It would be very interesting for independent, assisted living and group homes to share examples of people who moved into your senior living community who initially said, “No, I don’t want to leave my home!” How many senior living residents have you experienced in this situation?
Two weeks ago, I heard the story of an independent couple whose Boomer children moved them one hour closer to them. The dad said that he had left heel marks all the way up the freeway, because he didn’t want to move. Now, both he and his wife love living at their new Continuing Care Retirement Community that is located by their children and grandchildren.
Tonight, I heard about Jim and Joan’s dad. He was clinically depressed and stayed in his pajamas all day. He only put on clothes when Jim picked him up (drove him one block) to spend time with his wife and grandchildren. Once his dad, Dwayne, got to their house and had dinner, he didn’t want to leave, even at 11:00 PM. Jim and his wife Carol both had to be at work at 7:00 AM. They literally had to take a resistant Dwayne back to his home each evening. This went on every night for one year. Jim finally reached the breaking point.
Jim and his sister Joan went to find a retirement community for their dad. They had it all set up and then drove their dad to his new home. The entire way there, Dwayne kept saying, “No, no, no!” They said, “Dad, you will love it, give it a chance.” They showed him his new home and he was still resistant. Jim kept saying, “Dad, give it a chance,” and left. Two weeks later the dad was happier than he had been in his own isolated home. Dwayne spent five of the happiest years of his life there. Medication management and socialization had improved the quality of his life.
Nine years ago, my own mom was struggling (for over a year) in the independent living area of a Continuing Care Retirement Community. My sister, husband and I moved all my mom’s stuff to assisted living while her granddaughter took her to lunch. My daughter drove my mom back to her new home in assisted living. We were all there to greet them. My mom was shocked, but what could she do? We had moved her. It was done. The staff was all on board and had acclimated her before we left. Oh, the guilt I felt, but knew it was the right thing for her. We got a call in the night, because my mom had peed in a garbage can. Was it defiance or dementia? We will never know, but two weeks later she was happy and content. She steadily improved with three nutritious meals a day and medication management. My mom enjoyed seven years in that supportive environment.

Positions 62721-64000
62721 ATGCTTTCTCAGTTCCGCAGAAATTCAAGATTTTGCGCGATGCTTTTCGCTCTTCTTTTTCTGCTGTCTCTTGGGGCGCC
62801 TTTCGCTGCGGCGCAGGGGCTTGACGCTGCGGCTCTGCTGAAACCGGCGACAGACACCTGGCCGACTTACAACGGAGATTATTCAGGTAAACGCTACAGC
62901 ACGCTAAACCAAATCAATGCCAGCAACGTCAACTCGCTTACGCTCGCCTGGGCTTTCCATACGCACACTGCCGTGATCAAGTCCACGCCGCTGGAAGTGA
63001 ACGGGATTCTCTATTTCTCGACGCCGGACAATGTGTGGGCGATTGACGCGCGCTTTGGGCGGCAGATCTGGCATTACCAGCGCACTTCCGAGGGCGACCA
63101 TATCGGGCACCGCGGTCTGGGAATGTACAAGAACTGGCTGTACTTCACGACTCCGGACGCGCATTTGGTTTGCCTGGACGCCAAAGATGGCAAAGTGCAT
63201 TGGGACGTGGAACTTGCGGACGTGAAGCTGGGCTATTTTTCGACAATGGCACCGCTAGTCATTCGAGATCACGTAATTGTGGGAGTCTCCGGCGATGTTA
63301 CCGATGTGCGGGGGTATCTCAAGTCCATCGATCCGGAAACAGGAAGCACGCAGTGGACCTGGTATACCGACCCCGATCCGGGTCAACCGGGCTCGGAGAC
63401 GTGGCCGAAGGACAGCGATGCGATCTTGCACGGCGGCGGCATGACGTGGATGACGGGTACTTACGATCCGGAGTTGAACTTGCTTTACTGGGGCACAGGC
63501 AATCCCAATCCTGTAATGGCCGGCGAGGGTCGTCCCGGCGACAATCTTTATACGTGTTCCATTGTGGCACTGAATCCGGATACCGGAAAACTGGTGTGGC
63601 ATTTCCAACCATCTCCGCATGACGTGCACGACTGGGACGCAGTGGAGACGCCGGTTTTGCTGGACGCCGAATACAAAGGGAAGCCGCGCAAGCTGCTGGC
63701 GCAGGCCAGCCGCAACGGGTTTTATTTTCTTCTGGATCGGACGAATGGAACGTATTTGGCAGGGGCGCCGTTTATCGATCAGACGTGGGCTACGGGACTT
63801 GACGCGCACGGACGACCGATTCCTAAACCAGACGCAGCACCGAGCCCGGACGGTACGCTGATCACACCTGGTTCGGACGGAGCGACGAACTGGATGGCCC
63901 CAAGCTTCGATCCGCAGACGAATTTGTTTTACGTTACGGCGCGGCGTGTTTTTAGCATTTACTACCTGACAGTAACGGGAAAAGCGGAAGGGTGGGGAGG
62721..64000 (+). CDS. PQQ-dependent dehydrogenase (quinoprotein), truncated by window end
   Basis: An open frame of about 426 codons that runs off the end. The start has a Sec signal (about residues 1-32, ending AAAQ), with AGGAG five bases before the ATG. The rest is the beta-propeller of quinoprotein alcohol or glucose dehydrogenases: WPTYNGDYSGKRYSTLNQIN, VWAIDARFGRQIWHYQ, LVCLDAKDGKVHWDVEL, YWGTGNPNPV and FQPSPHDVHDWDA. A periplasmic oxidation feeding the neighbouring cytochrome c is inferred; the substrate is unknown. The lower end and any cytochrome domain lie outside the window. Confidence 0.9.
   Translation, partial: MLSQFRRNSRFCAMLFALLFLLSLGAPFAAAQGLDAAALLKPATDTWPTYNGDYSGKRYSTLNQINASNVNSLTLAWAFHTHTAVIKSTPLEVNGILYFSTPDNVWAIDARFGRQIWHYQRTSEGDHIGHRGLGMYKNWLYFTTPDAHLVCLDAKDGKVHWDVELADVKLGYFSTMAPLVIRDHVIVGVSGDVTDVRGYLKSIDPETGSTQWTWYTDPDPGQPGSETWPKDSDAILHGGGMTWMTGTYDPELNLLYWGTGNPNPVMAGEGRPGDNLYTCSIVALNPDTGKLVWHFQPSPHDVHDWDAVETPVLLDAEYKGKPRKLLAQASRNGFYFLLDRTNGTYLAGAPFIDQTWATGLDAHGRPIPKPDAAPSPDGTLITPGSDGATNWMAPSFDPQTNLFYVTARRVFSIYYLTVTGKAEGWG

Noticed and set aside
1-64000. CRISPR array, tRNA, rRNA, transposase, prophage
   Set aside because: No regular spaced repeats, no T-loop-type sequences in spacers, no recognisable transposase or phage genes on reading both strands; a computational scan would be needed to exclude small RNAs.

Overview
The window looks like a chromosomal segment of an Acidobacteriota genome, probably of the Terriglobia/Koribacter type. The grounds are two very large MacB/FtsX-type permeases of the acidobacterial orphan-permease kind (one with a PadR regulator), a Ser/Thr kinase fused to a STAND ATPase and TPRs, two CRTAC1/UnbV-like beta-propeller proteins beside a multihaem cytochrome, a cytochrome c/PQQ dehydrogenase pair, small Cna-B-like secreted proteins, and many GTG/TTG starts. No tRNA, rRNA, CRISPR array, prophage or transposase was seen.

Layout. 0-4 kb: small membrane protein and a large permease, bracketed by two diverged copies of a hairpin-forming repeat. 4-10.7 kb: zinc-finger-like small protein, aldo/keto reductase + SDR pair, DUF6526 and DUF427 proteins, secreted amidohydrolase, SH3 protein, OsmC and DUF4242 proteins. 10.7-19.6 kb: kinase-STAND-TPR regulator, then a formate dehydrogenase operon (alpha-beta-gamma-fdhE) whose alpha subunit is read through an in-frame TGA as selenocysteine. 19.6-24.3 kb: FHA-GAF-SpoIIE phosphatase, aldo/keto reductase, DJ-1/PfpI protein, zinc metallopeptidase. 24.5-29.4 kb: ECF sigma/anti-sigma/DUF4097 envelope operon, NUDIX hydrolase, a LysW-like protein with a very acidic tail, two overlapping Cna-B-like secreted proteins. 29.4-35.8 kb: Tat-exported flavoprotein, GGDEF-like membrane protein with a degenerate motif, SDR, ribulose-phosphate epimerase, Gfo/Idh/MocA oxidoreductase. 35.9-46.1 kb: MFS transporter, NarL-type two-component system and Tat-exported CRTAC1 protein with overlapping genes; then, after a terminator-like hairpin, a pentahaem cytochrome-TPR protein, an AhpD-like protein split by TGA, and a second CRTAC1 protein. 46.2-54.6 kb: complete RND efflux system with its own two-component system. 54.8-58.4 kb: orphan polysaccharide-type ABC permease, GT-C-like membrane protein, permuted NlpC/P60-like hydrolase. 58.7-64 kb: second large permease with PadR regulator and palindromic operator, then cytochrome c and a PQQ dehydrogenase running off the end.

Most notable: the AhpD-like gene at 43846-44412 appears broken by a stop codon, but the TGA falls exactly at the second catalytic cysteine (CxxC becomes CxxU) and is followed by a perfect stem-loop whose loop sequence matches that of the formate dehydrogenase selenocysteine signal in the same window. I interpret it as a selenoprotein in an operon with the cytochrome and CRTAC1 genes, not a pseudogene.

Is it mean to move someone saying no? Or is it the best thing in the world?
Please share your successes, failures or comment below to join the conversation and interact with other senior living professionals on what is currently being effective to increase occupancy on a nationwide basis.
Diane Twohy Masson is the author of “Senior Housing Marketing – How to Increase Your Occupancy and Stay Full,” available at Amazon.com with a 5-star rating. The book is required reading at George Mason University as a part of its marketing curriculum. Within this book, the author developed a sales & marketing method with 12 keys to help senior living providers increase their occupancy. Masson developed this expertise as a marketing consultant, sought-after blogger for senior housing and a regional marketing director of continuing care retirement communities in several markets. She has also been a corporate director of sales and a mystery shopper for independent living, assisted living, memory care and skilled care nursing communities in multiple states. Currently, Masson is setting move-in records as the regional marketing director of two debt-free Continuing Care Retirement Communities in Southern California – Freedom Village in Lake Forest and The Village in Hemet, California. Interestingly, this career started when she was looking for a place for her own mom and helped her loved one transition through three levels of care.